32. Sorry to burst your "not in my zone" bubble, folks, but Tina, you are absolutely correct about zone 6.

    I have two large (4-1/2 feet tall and nearly as wide) Aucubas "Mr. Goldstrike" growing here in Southern Ontario, Canada, USDA Zone 6A! If I have any secret to their surprising success, it may be this: there's a line of large scotch pine and spruce trees to the west about 20 feet away from them to provide a windbreak from the bitter westerly winter winds. A wooden fence would work just as well in my view. A few leaves may have a little winter burn, but the plant is lush and fully evergreen in their northern exposure where they receive only a couple hours of direct sun a day. So Dan (Zone 6B?), you can pick some up at Vineland Nurseries on Victoria Avenue here in Ontario - ask for Jim!

  33. S, I'll be sure to let Dan know. Thanks for the info!

  34. Karen, Norfolk, EnglandSeptember 28, 2010 at 3:43 AM

    Hi from the U.K.

    I have one aucuba and my reference book 'The Tree and Shrub Expert' by Dr D.G.Hessayon says "The best of the yellow-spotted varieties is the male A.japonica 'Crotonifolia' - more widely grown however is the female A.japonica 'Variegata'." Supplied with pictures of both for ease of identification. Thought it might help when reading the labels in the nursery.

    Karen, Norfolk, England

  35. Hi Karen, That does help and I will surely look for 'Crotonifolia' for the variegation. Thanks!

  36. I have four aucubas in shade at the back of my house on long island, ny. Two are female, two male & I have berries that add to the beauty when they bounce back after taking a beating over winter. Drop many leaves in spring.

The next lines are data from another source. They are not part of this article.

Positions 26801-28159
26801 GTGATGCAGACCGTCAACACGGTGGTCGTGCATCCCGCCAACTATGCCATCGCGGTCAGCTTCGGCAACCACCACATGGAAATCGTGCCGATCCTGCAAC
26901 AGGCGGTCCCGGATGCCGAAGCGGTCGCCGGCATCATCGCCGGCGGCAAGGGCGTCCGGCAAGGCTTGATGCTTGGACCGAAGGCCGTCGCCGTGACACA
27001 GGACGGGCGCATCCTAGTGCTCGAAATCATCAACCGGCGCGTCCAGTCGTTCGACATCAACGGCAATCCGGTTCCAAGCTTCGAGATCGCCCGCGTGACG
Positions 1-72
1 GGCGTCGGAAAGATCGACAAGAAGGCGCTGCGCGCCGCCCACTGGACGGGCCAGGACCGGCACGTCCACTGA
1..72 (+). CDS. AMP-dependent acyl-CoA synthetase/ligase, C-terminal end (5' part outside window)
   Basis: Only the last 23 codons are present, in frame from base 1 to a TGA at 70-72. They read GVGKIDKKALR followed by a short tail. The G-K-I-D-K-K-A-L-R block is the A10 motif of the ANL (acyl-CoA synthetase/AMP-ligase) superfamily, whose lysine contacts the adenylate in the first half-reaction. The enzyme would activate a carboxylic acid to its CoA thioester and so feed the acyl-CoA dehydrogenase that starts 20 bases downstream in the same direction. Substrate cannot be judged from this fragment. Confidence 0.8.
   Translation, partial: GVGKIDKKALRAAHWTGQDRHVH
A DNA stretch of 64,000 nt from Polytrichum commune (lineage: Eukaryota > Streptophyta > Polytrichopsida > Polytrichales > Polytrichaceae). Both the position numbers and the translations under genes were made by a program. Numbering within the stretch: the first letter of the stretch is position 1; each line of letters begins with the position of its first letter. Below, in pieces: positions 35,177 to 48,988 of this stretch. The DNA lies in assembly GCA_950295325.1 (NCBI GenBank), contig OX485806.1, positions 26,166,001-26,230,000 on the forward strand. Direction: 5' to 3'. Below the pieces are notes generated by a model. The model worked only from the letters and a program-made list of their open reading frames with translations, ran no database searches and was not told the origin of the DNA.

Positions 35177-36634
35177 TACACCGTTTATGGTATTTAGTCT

That's why I broke out in a blustery rash after raking all the leaves in the bed across the back of my house. Dr. gave me a shot of prednisone plus pills calling it contact dermatitis. This plant should be banned.

  37. I have a huge Aucuba in my backyard in shade, it came with the house I bought in 1979. It must be a male because I've never seen berries on it. It's grows so big (It's about 8 ft now) that I have to prune it every summer and I wish I didn't have to. I have too many bushes in my yard and would love to have less work to do. It gets too hot in Virginia to work in yard after May. It's easy to prune but I'm not sure which season is the right time to prune it. I've done it in spring, summer and fall.

    1. Hello from Tennesse! Aucubas bloom in early spring so typically you would prune right after bloom. If you prune before hand you'll be cutting off the buds. Pruning afterwards will allow you to shape the bush and stimulate growth of new buds for the next year's bloom. I would not prune at any other time unless absolutely necessary and then only selectively or you'll sacrifice the blooms. The thing about pruning is to look at buds and cut above the buds in order to direct the growth of those buds where you want growth. Pruning stimulates growth so while you are shortening your plant short term you may actually cause increased growth. I hope that makes sense. Good luck.